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Lectures

XXIV - Tamhankar Memorial Lecture

Report on XXII Tamhankar Memorial Lecture - 2015

XXIII Tamhankar Memorial Lecture
(approximately 1 MB)

XXII Tamhankar Memorial Lecture
(approximately 4.35 MB)

XXI Tamhankar Memorial Lecture
 download (approximately 10.1 MB)

XX Tamhankar Memorial Lecture
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Chairman

 

Message

Message

Dr. D.K.Likhi, Chairman

Indian Institute of Metals,Hyderabad Chapter

 

Dear  Friends,

I thank the members of IIM, Hyderabad Chapter  for giving me the opportunity to serve  the Metallurgical fraternity as the  Chairman of this Chapter.

As you are aware, metals and alloys formed part of the human civilization. We have historical structures   like the Iron Pillar right in front of us to showcase the marvels of Metallurgy. The growth of any country is synonymous with the development and innovation of the materials.  

We ,as a metallurgical community have the responsibility in  promoting and advancing the science and technology of metals and alloys and protecting the interests of metallurgists and metallurgical industry and also to preserve the  heritage of ancient history.

I am happy to note that the outgoing  executive council of this chapter has kept pace with the growing metallurgical and materials  requirements of theR&D , industry,academia,students and members  through  various activities like seminars,tutorials,industrial visits ,  memorial  lectures and invited guest lectures.

It is also heartening to know that a large number of members from this chapter have received  honours conferred on them at NMD  2016 held at IIT,Kanpur  .

I congratulate  all of them  and look forward to bring   more laurels to this chapter with your support in the days to come during my tenure  as Chairman.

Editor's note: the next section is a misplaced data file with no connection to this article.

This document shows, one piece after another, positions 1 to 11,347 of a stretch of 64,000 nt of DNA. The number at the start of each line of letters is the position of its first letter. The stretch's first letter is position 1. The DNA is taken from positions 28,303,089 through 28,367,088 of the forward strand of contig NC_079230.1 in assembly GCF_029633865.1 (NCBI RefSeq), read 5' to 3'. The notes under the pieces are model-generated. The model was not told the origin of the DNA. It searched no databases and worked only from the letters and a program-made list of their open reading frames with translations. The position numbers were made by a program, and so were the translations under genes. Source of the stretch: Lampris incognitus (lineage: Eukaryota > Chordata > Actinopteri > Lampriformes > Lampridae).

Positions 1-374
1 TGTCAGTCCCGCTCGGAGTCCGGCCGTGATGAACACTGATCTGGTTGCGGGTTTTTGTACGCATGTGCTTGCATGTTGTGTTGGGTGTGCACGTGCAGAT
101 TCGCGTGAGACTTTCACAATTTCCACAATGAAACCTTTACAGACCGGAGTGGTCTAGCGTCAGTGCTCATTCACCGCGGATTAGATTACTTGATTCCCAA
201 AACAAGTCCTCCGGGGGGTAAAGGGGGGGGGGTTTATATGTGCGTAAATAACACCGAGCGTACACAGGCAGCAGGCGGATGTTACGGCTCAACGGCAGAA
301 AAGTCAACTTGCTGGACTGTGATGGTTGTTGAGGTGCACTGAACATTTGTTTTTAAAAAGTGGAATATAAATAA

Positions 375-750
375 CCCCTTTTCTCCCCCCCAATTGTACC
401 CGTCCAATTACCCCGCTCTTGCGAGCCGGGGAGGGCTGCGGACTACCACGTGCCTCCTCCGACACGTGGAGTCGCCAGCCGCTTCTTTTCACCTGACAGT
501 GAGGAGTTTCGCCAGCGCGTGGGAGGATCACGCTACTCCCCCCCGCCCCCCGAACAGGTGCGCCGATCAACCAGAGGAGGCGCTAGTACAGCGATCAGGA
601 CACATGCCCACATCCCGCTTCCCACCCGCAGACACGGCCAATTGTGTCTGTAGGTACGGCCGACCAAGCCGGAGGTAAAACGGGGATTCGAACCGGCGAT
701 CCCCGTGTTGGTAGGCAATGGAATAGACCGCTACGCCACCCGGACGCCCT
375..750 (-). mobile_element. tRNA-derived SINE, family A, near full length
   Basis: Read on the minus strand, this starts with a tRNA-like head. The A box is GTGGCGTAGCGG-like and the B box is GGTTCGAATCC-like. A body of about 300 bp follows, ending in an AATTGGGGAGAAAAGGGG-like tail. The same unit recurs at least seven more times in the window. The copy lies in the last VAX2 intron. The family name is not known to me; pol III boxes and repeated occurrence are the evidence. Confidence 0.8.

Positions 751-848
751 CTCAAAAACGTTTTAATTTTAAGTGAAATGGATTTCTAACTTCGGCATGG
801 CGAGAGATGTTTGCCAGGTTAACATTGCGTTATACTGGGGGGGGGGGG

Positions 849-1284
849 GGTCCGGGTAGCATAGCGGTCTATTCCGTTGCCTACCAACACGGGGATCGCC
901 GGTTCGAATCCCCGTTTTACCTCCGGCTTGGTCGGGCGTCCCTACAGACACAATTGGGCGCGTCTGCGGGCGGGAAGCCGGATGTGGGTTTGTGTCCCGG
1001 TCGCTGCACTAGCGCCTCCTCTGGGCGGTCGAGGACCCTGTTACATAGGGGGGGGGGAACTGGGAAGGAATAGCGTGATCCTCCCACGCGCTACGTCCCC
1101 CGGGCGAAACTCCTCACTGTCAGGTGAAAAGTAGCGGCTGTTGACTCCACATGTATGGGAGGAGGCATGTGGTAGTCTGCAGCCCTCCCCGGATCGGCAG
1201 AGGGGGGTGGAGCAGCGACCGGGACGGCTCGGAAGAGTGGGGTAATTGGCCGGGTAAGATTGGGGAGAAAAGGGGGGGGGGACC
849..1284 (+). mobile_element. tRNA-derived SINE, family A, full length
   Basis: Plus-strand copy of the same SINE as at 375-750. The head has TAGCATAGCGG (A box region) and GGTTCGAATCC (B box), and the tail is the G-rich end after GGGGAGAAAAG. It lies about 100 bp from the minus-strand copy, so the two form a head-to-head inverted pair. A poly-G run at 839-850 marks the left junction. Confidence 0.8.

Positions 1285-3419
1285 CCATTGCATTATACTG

Thank you.

The idea of formation of an Indian Institute for metallurgists was conceived as early as in 1945. This was possible by the efforts of a few metallurgists, who realised the need for an adequate body for professional metallurgists in India. During that time many of the technical informations were not easily available in India. Communications with other countries were difficult because of the war. The ordnance factories and many other industries involved in manufacture of various products for the war efforts were greatly handicapped because of the non-availability of technical information on metallurgy. The Inspectorate of Metals in the ordnance factory was the only reliable organisation who could undertake investigations on metal products.  

The Institute is managed by the IIM Council which is appointed by the members at the Annual General Meeting. For assisting in efficient functioning, the Council appoints various Sub-committees to monitor membership, finance, education & examinations, international relations, Chapter relations, publications, IIM awards & honours. 

Presently, IIM has 52 Chapters situated across the length and breadth of the Country to carry out the activities, to reach out to all the members and to ensure their participation and functioning in conjunction with the three divisions namely, Ferrous Division, Nonferrous Division and Metal Science Division.  .....more


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